Africa: Grannies Help Grannies Cope with Aids

5 May 2008

In the last of a three-part series interviews with AllAfrica, Stephen Lewis, formerly special envoy for HIV/Aids in Africa for United Nations Secretary-General Kofi Annan, tells Cindy Shiner of the resilience of Africans fighting Aids and of the work of his foundation.

What has struck you the most, or inspired you the most, about how Africans deal with HIV/Aids?

Simply the courage, the resilience, the inherent human decency that one sees in the villages and on the ground in the rural areas, and the extraordinary networks of home-based care workers who do such a remarkable job of soothing people living with Aids, monitoring them when they take their drugs and supporting them in every way.

I am very cheered by the strength and resilience at the grass-roots level, which has always been there and comes to the fore at times of adversity like these.

Tell us about the Stephen Lewis Foundation, including your campaign involving Canadian and African grandmothers.

There are now some 200 grandmother chapters in Canada from coast to coast. They have raised in excess of three million dollars in about 16 to 18 months. They have begun to establish a deep solidarity with the grandmothers of Africa in all the countries that we have projects in.

Twelve Canadian grandmothers have just completed a visit to Uganda, Swaziland and South Africa. They visited for two weeks and they will spread the word across Canada at churches, community centers and schools and raise more money and raise awareness. I met with them upon their return and they were so profoundly influenced and moved and determined to respond, and I know from the grandmothers' groups I have met with in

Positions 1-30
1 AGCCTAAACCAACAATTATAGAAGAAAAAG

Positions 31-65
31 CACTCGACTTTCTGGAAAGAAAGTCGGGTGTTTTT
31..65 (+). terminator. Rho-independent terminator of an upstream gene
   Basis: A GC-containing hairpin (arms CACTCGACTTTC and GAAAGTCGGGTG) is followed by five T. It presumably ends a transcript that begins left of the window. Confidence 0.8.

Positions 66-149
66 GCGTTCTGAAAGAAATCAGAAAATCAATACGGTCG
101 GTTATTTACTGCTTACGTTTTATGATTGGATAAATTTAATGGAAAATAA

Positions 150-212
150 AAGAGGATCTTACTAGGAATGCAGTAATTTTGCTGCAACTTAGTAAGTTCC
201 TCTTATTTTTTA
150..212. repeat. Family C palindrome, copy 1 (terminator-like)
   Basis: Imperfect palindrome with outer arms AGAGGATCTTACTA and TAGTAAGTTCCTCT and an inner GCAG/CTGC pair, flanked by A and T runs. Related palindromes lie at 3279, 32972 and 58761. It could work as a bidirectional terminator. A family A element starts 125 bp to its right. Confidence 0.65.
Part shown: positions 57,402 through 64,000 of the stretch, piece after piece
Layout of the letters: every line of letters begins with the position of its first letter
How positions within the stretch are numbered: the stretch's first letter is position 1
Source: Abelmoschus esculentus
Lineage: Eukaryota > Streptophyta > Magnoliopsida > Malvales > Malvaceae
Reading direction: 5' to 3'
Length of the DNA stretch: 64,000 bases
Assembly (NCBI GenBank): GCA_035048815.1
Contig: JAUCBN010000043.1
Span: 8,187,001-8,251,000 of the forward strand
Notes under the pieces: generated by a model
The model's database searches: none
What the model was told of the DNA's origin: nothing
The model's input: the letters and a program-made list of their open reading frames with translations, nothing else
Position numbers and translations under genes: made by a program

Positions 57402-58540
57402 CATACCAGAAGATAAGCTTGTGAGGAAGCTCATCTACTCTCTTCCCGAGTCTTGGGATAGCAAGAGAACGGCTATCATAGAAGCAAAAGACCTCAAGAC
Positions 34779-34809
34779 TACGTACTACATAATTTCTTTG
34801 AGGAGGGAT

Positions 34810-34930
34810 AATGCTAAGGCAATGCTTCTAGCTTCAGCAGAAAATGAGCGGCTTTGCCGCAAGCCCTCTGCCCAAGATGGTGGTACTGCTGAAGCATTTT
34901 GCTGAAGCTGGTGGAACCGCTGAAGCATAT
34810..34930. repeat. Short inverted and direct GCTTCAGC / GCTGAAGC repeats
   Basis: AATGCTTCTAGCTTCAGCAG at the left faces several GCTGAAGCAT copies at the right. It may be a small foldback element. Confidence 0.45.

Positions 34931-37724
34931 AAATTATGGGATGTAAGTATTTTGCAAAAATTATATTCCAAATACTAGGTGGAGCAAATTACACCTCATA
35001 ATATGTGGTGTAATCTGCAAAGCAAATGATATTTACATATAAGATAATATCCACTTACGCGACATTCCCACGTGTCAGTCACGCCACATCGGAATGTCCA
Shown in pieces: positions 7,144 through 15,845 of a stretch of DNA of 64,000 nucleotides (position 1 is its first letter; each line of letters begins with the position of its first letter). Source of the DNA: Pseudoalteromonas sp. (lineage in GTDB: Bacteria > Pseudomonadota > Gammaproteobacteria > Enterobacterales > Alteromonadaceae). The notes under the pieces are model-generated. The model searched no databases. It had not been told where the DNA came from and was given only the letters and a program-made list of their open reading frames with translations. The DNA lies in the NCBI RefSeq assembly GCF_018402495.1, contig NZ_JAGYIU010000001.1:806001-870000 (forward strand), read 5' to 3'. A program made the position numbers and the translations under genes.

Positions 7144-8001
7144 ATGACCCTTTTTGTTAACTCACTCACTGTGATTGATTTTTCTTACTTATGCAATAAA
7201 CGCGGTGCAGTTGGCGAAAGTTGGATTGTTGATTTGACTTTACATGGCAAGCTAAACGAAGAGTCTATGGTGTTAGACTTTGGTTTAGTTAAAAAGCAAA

Africa, most recently in South Africa and Kenya, that they, too, are thrilled by this show of support.

The foundation last year raised in the vicinity of 12 million dollars from the Canadian public. We support between 150 and 200 projects in 14 countries. The support goes to women living with the virus, to orphaned children and to groups of people living with Aids, but the grandmother dimension has become a centerpiece of our work.

It has nothing to do with me because it's the work of the people at the foundation, but I'm proud of them because they understood something that others ignored or had been unaware of and it has meant a great difference in Africa.

Was there something or someone in particular that inspired you to focus on the grandmothers?

Siphiwe Hlophe, who heads the women living with Aids project, Swapol, [Swaziland Positive Living] is astonishing. For International Women's Day in Swaziland, 1,800 grandmothers came out and marched, demanding rights from the government and from the king. The minister of health came; the prime minister came. My foundation co-sponsored the event and we actually spoke at the event. Siphiwe has done an astonishing job at making the country aware of grandmothers and of their centrality.

I was in Cape Town when I met with the grandmothers who call themselves Gapa, Grandmothers Against Poverty and Aids. They're a large group of 40 to 50 grandmothers at the center of the work who are really quite remarkable in their determination to sustain their orphaned kids and to keep things going.

I couldn't get over them. Many of them were quite aged, some of them were themselves living with the virus. Several of them had three, five, seven, 10 orphaned grandchildren and other children orphaned by Aids and they were absolutely indomitable. They were so filled with life and resilience and determination to keep these kids going.

For all the grandmothers looking after orphaned grandchildren, you have the almost never-expressed subterranean anxiety about when they themselves will die. They worry about their own death and what will happen to their kids. That's hard, that's very, very hard, but they seem to overcome it... and they do wonderful things for the kids.

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